Update on cactus seedlings and semps

That "best of the year" post I did the other day took a lot of time, and took a lot out of me. So today it's short and to the point. Time for another update on the cactus seedlings and sempervivum.


The cactus are really starting to look cactusy, not in overall form, but definitely in the spine department.


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It's really interesting to see how these are developing. The spikes on top are starting to separate into groups.



I'm certain this next one on the left is a different type now, as it doesn't have the reddish spines of the other green  one (in the earlier image):


The exciting news is that something germinated in the final pot -- the one that just had the "big" seeds in it:


I don't remember planting one of the seeds in that position, so it's possible this is another type of seed that got in there without me noticing. I could be wrong about the positioning though, so time will tell. I hope some others start germinating soon so I'll know for certain.


The sempervivum are all doing quite well. Last time I mentioned that some of the offsets were dying, and I actually lost one entire plant (a variety called 'The Platters'). I still don't know what was different about the ones that died. I've  been afraid to give these much water, as I know that too little water is better than too much.

Some are getting quite large:


A few more are producing "chicks" now:




Many of the colors are still changing, and quite nice (they look more colorful in person -- I'm having a hard time getting the color balance correct under these lights):




I'll be transplanting these into larger pots and moving them outside sometime soon, but I don't want to do it until temps are staying above freezing. Although sempervivum are quite cold-hardy, these plants are acclimated to the 70-80ºF (21-26ºC) temperature under my lights, and I don't want to kill the tender new offsets by freezing them outside. Maybe I'll see what Don at Squaw Mountain Gardens says about that.

I love the progress all of these plants are making, and really enjoy checking their progress every day, but I need to get the semps off of the seed starting table. I'll need the room quite soon now!

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anne  – (March 7, 2011 at 7:24 AM)  

Your cactusy posts are my favorites! I would never have thought about growing them from seed and it's fun to follow.

Christine  – (March 7, 2011 at 8:01 AM)  

I don't actually like succulents much, but you make them look quite beautiful. I'm starting to look at them through different eyes.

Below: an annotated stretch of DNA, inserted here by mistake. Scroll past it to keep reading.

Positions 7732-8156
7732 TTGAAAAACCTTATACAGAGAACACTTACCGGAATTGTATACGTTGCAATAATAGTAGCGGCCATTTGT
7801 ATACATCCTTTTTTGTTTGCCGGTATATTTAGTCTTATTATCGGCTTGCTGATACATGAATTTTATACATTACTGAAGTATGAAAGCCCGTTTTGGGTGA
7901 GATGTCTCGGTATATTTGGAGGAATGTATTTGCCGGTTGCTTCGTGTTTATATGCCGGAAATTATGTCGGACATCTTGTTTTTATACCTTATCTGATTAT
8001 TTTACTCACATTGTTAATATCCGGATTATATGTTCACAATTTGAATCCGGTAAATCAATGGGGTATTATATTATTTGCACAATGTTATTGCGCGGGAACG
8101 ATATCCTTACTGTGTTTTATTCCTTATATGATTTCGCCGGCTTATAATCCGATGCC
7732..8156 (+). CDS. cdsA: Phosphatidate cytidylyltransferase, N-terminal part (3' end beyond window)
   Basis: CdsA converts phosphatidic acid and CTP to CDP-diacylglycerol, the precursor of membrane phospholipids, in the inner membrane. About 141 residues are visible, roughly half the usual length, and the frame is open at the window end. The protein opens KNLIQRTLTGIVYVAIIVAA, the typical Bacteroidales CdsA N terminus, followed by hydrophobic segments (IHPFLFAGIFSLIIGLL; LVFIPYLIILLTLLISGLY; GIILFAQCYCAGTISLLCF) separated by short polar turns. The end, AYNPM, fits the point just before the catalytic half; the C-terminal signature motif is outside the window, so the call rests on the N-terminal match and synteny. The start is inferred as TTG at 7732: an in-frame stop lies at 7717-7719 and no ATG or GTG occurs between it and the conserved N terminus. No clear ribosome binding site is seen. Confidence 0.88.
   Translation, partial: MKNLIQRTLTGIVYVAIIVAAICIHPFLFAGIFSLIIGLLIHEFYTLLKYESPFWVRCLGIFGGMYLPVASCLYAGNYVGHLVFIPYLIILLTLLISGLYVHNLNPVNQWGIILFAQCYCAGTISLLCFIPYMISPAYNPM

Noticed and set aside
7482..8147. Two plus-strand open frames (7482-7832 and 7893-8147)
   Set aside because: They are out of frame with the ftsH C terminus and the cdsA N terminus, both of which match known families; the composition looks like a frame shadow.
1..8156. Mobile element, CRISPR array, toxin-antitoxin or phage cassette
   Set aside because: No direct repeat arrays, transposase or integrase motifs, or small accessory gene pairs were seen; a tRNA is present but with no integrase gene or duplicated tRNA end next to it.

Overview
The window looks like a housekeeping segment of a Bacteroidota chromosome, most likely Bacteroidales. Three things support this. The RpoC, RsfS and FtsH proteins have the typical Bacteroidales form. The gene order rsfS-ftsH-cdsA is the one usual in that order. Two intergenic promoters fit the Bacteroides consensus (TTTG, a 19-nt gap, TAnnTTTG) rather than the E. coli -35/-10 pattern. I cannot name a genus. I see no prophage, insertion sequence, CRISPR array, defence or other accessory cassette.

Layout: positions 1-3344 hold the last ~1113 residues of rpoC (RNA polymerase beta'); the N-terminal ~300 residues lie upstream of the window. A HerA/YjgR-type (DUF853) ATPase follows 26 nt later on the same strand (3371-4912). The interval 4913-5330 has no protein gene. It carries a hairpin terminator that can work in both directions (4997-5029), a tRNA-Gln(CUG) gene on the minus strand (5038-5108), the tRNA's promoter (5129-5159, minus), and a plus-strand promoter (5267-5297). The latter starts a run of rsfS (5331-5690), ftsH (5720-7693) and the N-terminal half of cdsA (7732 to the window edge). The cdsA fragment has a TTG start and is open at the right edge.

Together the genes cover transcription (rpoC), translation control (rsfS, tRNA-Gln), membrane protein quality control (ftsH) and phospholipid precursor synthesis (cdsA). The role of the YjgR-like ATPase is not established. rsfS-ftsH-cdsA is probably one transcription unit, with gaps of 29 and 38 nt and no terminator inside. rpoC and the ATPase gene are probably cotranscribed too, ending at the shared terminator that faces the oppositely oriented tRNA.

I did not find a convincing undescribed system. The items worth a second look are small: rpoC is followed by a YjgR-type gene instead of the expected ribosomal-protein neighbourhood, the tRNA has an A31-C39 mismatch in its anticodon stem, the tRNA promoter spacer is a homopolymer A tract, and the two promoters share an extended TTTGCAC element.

Meredith/Great Stems  – (March 7, 2011 at 9:23 AM)  

Okay, those are really cool. A few of my baby cactus and succulents didn't survive the winter, and you've made me want to rush right out and get something new!

Gerhard Bock  – (March 7, 2011 at 9:27 AM)  

I agree with Anne, these posts are so much fun. Amazing how "cactus-y" those little seedlings are beginning to look!

The larger seeds might be opuntias (prickly pears). See http://www.oldthingsforgotten.com/seeds/seeds.htm#Cactaceae.

Gerhard
:: Bamboo and More ::

Alan  – (March 7, 2011 at 1:52 PM)  

Gerhard: I also thought the big ones were the prickly pears. I wonder if I should have nicked the seeds before planting? I hate seeds that take months to germinate, although they're better than seeds that NEVER germinate (like some of my bamboo seeds).

Gerhard Bock  – (March 7, 2011 at 1:58 PM)  

Alan, check out these instructions from CactusStore.com. They suggest soaking large, hard seeds for up to 36 hours. They don't mention nicking but a small nick probably wouldn't hurt.

I just ordered some barrel cactus seeds from them (blue barrel and compass barrel). My first foray in this exciting new universe :-).

Lesley  – (March 8, 2011 at 10:08 AM)  

I know everything comes from seeds, but I never thought about cactus seeds before...cool pictures. I'm lucky to live in Florida. The last time I wanted a cactus, I yanked a piece from my neighbor and stuck it in the ground.

Alan  – (March 8, 2011 at 10:58 AM)  

Why does your neighbor have cactus stuck all over him/her? They probably appreciated you pulling it off. ;-)

I have a neighbor who grows a hardy prickly pear, so I may see if I can get a piece from them. I should be getting some seeds for cold-hardy cactus soon too.

Potted Farm  – (March 8, 2011 at 2:57 PM)  

Wow! You've got quite the collection. My cactus sprouts aren't looking anything like that right now. I'm hoping the soil didn't have something else in it...

Alan  – (March 8, 2011 at 9:15 PM)  

"Cactus sprouts" sounds like something from the world's worst salad bar. =)

hp.8  – (March 21, 2011 at 3:36 PM)  

How your cactus' going on?
They are really cute and they seem a lot to mine! But mine is younger than your, i'm wondering how they are going to evolve.

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